The holidays are full of generosity and giving, but these feelings can end up costing consumers if they aren’t careful. During the holidays, many stores will try to entice more spending by offering massive discounts for consumers who open a store card. Because of this, the huge increase in holiday shopping is coupled with many people opening new credit cards.
Unfortunately, one of the reasons stores make these “great offers” is so they can lure consumers who are in a shopping frenzy into opening a card with high interest rates and payments. This translates into huge profits for the store and customers stuck with inflated costs for merchandise sometimes equaling triple or more the value of the original purchase, since there are stores online such as ForSale.plus which offer a great variety of products for shopping.
To make matters worse, many store cards offer lower limits to start, so charging up a balance that is close to the limit can cause large score drops due to balance-to-limit ratios on revolving credit (mostly credit cards), putting consumer’s credit scores in a vulnerable position. Another problem with opening new credit is that it reduces the average age of credit. This reflects a higher risk borrower and will drop credit scores.
It’s important to note that for mortgages, even a minimal score drop can affect the score threshold and pricing. Depending on the current credit scores and profile, even if the drop is 2 points under the score threshold needed for the best pricing consumers can wind up paying hundreds of thousands of dollars more over the life of the 30 year loan. This can also mean the borrower cannot afford the amount of loan they were planning on. So opening a Bloomingdale’s card at the wrong time could end up causing a family to lose their dream neighborhood and needing to purchase a smaller house in a less desirable school district. Most individuals opening a store card during the holiday season are not thinking about the huge impact it may have on their family’s future.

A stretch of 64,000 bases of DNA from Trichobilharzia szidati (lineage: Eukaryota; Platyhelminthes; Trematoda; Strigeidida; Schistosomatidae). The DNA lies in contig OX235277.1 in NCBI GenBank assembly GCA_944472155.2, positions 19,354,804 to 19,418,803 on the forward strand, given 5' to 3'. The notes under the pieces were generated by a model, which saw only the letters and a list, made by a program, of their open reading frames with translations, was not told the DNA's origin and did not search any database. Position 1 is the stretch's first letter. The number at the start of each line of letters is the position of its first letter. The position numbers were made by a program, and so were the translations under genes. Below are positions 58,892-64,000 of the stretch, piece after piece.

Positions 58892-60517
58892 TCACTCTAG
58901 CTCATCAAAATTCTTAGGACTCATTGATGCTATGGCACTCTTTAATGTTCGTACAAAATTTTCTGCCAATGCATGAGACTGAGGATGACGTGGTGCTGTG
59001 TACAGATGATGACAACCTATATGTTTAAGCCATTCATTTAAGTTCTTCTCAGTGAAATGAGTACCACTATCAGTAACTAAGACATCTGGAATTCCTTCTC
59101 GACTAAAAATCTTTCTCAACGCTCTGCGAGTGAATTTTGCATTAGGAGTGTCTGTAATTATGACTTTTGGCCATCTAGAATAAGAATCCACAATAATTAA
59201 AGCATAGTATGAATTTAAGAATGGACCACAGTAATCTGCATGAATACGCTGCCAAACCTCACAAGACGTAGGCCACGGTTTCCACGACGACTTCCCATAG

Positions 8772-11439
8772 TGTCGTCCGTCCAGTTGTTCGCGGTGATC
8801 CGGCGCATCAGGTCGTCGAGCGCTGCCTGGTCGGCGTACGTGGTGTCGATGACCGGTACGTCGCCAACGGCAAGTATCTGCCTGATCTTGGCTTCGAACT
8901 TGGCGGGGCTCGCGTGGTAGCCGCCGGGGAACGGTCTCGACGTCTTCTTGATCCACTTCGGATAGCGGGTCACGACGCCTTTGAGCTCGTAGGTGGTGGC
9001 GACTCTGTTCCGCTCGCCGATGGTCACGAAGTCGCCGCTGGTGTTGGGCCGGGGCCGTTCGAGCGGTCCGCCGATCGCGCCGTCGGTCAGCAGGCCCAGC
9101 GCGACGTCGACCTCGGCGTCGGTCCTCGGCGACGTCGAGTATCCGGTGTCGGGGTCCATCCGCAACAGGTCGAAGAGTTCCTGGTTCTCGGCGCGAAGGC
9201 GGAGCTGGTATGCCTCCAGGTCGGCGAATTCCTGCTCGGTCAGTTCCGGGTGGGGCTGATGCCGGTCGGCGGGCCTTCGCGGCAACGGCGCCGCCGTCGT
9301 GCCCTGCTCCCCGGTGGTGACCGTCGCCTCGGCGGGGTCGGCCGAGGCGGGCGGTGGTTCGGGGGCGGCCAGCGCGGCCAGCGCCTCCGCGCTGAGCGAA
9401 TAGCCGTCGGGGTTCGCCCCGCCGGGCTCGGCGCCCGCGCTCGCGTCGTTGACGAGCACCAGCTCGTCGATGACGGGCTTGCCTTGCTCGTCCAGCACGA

What shoppers should remember when holiday shopping is that charging on a regular credit card is a better idea if they plan on paying the balance off a month or two prior to applying for a mortgage. In addition, since credit grantors do not hold card holders responsible for fraudulent charges, it is much better to use a credit card rather than a bank debit card. If a thief gets a hold of the debit card number the losses may be far greater. Essentially, using credit is not a bad thing if one knows the rules of credit and how timing can impact score drops.
Feel free to reach out to us if you have any credit questions or reports you would like reviewed!
Do you have any credit questions?
Tracy Becker, President
155 White Plains Road
Tarrytown, NY 10591
or (toll free) 866-388-9400
F :(914) 524-5014